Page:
Eye-candy graphics, fast-paced online game play, ‘NBA 2K5’ worth the $20 needed

Jeremy Porter

Huston Rockets’ center Yao Ming takes on Detroit Pistons’ center Ben Wallace in ESPN NBA 2K5.

Credit: Jeremy Porter

ESPN NBA 2K5 is a simulation-style basketball game with more features than a restaurant menu. With eye candy sweeter than 16 teams in the NCAA Tournament, this game will make your eyes wide.

ESPN NBA 2K5 cost $20 new and it’s worth every bean. It comes with online play, custom soundtrack (X-Box only), content download and voice communication for online trash-talking. This game is available for Playstation 2 and X-Box. The X-Box version has better graphics and sound than its Playstation 2 counterpart.

Online play is the best feature and there are several game modes to choose from. A player can play 24/7 mode online, which is the build up of a single created basketball player.

There are tournaments and seasons that can be set up by anyone. A player can also compete for wins to see how he or she ranks in the nation. The only problem with online play is that it has significant lag on dorm room Internet connections. Sometimes, an online game will work well in the dorm, but most of the time it skips like a game of hopscotch. However, if you have a good Internet connection online play is nearly perfect.

The difficulty of this game’s computer artificial intelligence depends on who you are. If you’re like me, you can master this game in a month. I’ve been playing this game online on the Hall of Fame difficulty level against top players and beat some, but lost to most. From playing online most of the time, the artificial intelligence became facile to beat.

ESPN NBA 2K5’s sound is its biggest weakness. Sometimes, the announcers aren’t paying attention to the game and they say the wrong thing. Sometimes, the crowd will cheer for the opposing team or not cheer at all for a big play. However, this game still has a good soundtrack, good player chatter, and good crowd noises when they aren’t cheering at the wrong time.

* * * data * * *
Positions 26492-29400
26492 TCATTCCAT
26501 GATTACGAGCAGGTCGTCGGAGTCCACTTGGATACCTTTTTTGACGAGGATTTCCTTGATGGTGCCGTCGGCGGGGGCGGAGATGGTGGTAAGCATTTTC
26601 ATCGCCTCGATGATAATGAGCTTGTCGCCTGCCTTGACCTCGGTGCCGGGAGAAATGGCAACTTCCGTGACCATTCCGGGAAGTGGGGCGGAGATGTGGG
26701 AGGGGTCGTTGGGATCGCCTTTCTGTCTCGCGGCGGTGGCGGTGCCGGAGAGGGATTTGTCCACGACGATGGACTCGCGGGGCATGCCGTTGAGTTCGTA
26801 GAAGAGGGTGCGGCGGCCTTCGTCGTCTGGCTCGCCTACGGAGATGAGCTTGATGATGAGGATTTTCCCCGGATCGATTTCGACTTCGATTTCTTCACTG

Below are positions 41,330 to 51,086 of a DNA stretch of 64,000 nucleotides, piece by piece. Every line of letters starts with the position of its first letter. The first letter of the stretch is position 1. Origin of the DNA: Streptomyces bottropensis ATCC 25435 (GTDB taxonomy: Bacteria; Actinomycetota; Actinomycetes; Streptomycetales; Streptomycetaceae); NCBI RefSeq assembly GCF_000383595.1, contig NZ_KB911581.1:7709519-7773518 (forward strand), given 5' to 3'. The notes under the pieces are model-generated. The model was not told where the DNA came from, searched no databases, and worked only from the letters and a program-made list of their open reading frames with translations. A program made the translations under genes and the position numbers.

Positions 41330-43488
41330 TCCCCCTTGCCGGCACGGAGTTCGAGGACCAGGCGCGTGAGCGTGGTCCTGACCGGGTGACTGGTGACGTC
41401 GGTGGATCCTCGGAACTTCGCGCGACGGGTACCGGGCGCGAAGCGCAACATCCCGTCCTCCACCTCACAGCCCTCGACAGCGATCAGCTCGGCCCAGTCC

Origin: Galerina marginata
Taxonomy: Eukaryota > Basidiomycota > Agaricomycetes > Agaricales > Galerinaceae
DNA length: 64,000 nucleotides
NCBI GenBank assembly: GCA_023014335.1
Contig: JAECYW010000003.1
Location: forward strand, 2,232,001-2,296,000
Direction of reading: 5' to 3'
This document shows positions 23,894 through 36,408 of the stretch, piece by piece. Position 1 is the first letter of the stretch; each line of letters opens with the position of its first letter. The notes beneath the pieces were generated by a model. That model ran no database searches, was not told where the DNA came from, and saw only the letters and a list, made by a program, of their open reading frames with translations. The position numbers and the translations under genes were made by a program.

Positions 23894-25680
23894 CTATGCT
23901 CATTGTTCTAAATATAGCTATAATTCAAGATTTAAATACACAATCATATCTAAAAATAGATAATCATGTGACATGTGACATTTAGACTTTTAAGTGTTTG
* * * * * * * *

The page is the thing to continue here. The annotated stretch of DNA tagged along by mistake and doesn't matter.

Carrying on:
ESPN NBA 2K5’s controls may be confusing, but they get the job done. For offense, Iso Motion 2 lets a player do a cross over or spin move. A player can cancel an Iso Motion 2 move before getting a charge. The Iso Motion 2’s main issue is that it gives you a short animation, leaving you watching the player go around the defense. The new feature to Iso Motion 2 is the post up. The post up is useful, except it puts the defense at a disadvantage.

Alley-oop dunks are the hardest to do. They require a player to perfectly match a pass to the running player going towards the basket. When pressing the two buttons to alley-oop, most of the time it will be a cutting lane pass to the basket. These can be easily stolen.

There is a hop step button that’s very useful to score, but it can still make the player cause a foul or get the ball stolen. There are two ways to hop step: by spin move or a regular hop step. The spin hop step is used to go around the defender and the regular hop step is used to go past him.

There is a button to take a charge on defense when the opposing player is crossing over, spinning or sprinting to the basket. This charge move is very useful, but its weakness is that it stops the player for a moment leaving him defenseless.

Overall, this game is a great basketball simulation with great attention to detail in graphics, average controls, decent sound and good basketball physics. I would recommend this game to anyone who’s more serious about the strategy of basketball rather than fast arcade play.

Contact pop arts reporter Jeremy Porter at [email protected].